Comic fans love first issues. This month, Marvel didn’t have that many of them, so they were pushed down to the number 4 overall slot on the sales chart. Double shipping continues to help Marvel dominate the top 10 though, with the final 2 issues of Age of Ultron, and the latest issues of Superior Spider-Man. X-Men #2 didn’t even crack the Marvel top 10, dropping over 100,000 in sales to wind up at 73,542. Good numbers for sure, but a perfect illustration of the difference in sales between the first and second issues. If I didn’t know better, I would think that people are starting to speculate again (though I hope not because I don’t think the industry could survive another speculator boom).
Age of Ultron #10 – 110,947
Age of Ultron #9 – 94,926
Age of Ultron #10AI – 73,616
What sells better than first issues? Event comics. It’s easy to see why companies are announcing major events all the time if it will help them push issues into the top 10 sales-wise. Issue #10 wraps up the Age of Ultron for Marvel, and time will tell if Infinity will help them maintain the numbers. Given the mixed reviews for Age of Ultron, perhaps Infinity will reach closer to the AvX numbers that allowed them to dominate last year. Next month we will see the totals for Avengers A.I., which spins directly out of Age of Ultron, but I would anticipate a quick hit, quick drop for that series.
#7 – 40,380
#6 – 42,496
#5 – 45,674
#4 – 47,727
Cable and X-Force
#10 – 36,104
#9 – 38,414
#8 – 39,041
Uncanny X-Force (aka – when double shipping goes wrong), and Cable and X-Force are a perfect example of too many titles causing a drop in sales. Uncanny has been in steady decline since it came out, dropping around four thousand in sales every month. If the trend continues, it probably has another six months to go before it winds up on life support. Cable and X-Force isn’t bleeding readers at the same rate, but since that title is only monthly it’s a little easier on the pocketbook. At what point do you have to question the logic of having so many X-Force based titles, especially given the downward trend of sales?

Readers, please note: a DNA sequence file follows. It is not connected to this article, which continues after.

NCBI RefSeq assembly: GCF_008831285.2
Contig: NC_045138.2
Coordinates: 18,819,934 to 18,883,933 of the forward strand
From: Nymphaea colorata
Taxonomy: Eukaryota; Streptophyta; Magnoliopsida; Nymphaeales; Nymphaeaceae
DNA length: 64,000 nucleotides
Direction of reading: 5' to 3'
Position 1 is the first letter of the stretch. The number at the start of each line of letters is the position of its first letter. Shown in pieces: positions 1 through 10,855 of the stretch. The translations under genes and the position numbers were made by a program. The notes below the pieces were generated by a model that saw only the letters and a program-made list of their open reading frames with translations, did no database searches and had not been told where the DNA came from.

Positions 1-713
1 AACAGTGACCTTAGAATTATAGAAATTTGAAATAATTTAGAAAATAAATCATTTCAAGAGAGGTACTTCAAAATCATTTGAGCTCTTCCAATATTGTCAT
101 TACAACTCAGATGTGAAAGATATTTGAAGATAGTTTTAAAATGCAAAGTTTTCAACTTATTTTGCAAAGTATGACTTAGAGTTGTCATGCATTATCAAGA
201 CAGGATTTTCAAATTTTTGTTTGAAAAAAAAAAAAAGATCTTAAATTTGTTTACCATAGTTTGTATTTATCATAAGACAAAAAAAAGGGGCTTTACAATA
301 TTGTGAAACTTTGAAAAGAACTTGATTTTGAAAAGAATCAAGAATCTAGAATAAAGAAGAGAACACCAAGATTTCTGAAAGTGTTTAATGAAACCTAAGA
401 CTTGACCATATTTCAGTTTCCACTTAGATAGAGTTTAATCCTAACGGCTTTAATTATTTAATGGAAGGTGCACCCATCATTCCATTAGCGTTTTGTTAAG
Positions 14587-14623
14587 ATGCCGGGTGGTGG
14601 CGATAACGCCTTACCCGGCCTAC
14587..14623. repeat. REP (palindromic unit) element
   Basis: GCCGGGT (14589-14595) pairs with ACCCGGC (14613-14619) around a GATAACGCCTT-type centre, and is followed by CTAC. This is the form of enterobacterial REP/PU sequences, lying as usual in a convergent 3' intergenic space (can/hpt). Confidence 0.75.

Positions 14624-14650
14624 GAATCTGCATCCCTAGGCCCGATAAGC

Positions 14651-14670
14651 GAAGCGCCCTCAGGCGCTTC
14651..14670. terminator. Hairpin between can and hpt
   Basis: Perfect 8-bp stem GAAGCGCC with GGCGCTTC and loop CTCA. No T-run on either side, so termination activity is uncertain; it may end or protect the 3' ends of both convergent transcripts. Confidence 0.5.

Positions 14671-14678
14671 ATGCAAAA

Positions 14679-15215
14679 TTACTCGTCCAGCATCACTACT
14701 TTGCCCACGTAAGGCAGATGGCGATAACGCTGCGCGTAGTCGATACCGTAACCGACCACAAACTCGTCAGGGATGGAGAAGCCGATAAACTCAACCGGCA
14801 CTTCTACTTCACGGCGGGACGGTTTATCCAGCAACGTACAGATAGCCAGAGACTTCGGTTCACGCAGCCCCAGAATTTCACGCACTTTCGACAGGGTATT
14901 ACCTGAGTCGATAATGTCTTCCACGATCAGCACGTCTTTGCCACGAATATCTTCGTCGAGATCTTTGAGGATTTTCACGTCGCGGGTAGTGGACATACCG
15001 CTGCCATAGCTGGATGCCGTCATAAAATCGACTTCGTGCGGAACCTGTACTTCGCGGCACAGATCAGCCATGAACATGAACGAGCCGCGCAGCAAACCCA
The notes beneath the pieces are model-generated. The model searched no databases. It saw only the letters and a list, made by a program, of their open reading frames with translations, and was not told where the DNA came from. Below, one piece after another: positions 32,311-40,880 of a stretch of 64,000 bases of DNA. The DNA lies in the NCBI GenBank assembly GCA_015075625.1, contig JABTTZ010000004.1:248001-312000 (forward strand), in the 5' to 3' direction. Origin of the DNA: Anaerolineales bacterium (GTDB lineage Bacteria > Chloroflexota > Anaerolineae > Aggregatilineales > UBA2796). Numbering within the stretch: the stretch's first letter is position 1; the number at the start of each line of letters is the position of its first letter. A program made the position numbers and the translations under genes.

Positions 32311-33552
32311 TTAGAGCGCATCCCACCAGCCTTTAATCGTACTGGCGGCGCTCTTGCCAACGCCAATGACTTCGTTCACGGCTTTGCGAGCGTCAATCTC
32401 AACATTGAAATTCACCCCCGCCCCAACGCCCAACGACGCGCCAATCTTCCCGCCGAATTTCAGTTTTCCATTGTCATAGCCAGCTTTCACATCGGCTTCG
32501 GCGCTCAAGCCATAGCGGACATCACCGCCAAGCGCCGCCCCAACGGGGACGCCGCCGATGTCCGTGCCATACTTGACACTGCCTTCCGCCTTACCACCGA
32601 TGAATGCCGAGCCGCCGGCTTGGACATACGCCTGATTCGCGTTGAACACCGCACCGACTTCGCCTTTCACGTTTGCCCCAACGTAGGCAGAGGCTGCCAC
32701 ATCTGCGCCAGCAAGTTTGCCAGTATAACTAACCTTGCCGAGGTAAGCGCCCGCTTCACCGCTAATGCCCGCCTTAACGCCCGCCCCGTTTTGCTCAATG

Journey Into Mystery #653 – 16,343
Morbius: The Living Vampire #6 – 14,584
Red She-Hulk #66 – 13,403
As previously mentioned in Numbers Game, all of these books have been cancelled, so they are basically wrapping up storylines before their final issues. Morbius and Red She-Hulk sales are still dropping on a monthly basis, whereas Journey Into Mystery has tended to maintain the numbers despite its cancellation notice. A great way to see the core readership numbers on a title is to watch how many stay on even with the knowledge that the series is ending. I understand why Marvel attempts series like this, but some characters just don’t maintain interest particularly well and are held on life-support well past the point of no return. Morbius is likely to become a “retroactive” mini-series title which should help ensure a more constant churn at the bottom of the sales charts. Not necessarily great for fans of the series, but a great way for the company to help eliminate the lower selling titles and try something new.
Special thanks to Comichron for having more stats than any comic fan can imagine!